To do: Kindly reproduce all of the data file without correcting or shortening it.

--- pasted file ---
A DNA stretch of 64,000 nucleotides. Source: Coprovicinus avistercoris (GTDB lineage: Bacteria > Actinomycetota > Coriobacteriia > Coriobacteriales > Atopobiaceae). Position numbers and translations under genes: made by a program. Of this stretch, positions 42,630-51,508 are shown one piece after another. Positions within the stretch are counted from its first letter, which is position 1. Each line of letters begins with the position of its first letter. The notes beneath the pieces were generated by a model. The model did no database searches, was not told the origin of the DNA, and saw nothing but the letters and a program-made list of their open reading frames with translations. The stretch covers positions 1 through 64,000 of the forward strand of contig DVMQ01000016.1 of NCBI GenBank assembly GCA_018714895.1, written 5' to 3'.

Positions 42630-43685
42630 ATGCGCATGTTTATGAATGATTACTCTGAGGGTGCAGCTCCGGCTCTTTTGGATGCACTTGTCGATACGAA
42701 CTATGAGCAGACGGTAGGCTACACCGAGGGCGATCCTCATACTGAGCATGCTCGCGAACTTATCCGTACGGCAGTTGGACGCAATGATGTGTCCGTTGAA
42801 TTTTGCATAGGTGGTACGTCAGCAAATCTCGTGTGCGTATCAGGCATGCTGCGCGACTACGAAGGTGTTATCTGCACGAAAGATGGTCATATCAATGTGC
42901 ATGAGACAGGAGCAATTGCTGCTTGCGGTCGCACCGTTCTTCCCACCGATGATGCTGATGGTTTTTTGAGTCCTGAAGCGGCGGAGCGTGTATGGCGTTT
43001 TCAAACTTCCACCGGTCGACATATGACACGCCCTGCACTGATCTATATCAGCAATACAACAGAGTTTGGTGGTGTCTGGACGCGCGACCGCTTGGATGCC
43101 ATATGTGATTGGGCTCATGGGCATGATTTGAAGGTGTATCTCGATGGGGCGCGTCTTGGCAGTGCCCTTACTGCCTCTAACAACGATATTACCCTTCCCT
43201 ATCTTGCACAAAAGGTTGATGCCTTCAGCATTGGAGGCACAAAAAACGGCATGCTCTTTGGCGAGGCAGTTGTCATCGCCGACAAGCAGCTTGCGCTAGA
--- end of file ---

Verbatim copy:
A DNA stretch of 64,000 nucleotides. Source: Coprovicinus avistercoris (GTDB lineage: Bacteria > Actinomycetota > Coriobacteriia > Coriobacteriales > Atopobiaceae). Position numbers and translations under genes: made by a program. Of this stretch, positions 42,630-51,508 are shown one piece after another. Positions within the stretch are counted from its first letter, which is position 1. Each line of letters begins with the position of its first letter. The notes beneath the pieces were generated by a model. The model did no database searches, was not told the origin of the DNA, and saw nothing but the letters and a program-made list of their open reading frames with translations. The stretch covers positions 1 through 64,000 of the forward strand of contig DVMQ01000016.1 of NCBI GenBank assembly GCA_018714895.1, written 5' to 3'.

Positions 42630-43685
42630 ATGCGCATGTTTATGAATGATTACTCTGAGGGTGCAGCTCCGGCTCTTTTGGATGCACTTGTCGATACGAA
42701 CTATGAGCAGACGGTAGGCTACACCGAGGGCGATCCTCATACTGAGCATGCTCGCGAACTTATCCGTACGGCAGTTGGACGCAATGATGTGTCCGTTGAA
42801 TTTTGCATAGGTGGTACGTCAGCAAATCTCGTGTGCGTATCAGGCATGCTGCGCGACTACGAAGGTGTTATCTGCACGAAAGATGGTCATATCAATGTGC
42901 ATGAGACAGGAGCAATTGCTGCTTGCGGTCGCACCGTTCTTCCCACCGATGATGCTGATGGTTTTTTGAGTCCTGAAGCGGCGGAGCGTGTATGGCGTTT
43001 TCAAACTTCCACCGGTCGACATATGACACGCCCTGCACTGATCTATATCAGCAATACAACAGAGTTTGGTGGTGTCTGGACGCGCGACCGCTTGGATGCC
43101 ATATGTGATTGGGCTCATGGGCATGATTTGAAGGTGTATCTCGATGGGGCGCGTCTTGGCAGTGCCCTTACTGCCTCTAACAACGATATTACCCTTCCCT
43201 ATCTTGCACAAAAGGTTGATGCCTTCAGCATTGGAGGCACAAAAAACGGCATGCTCTTTGGCGAGGCAGTTGTCATCGCCGACAAGCAGCTTGCGCTAGA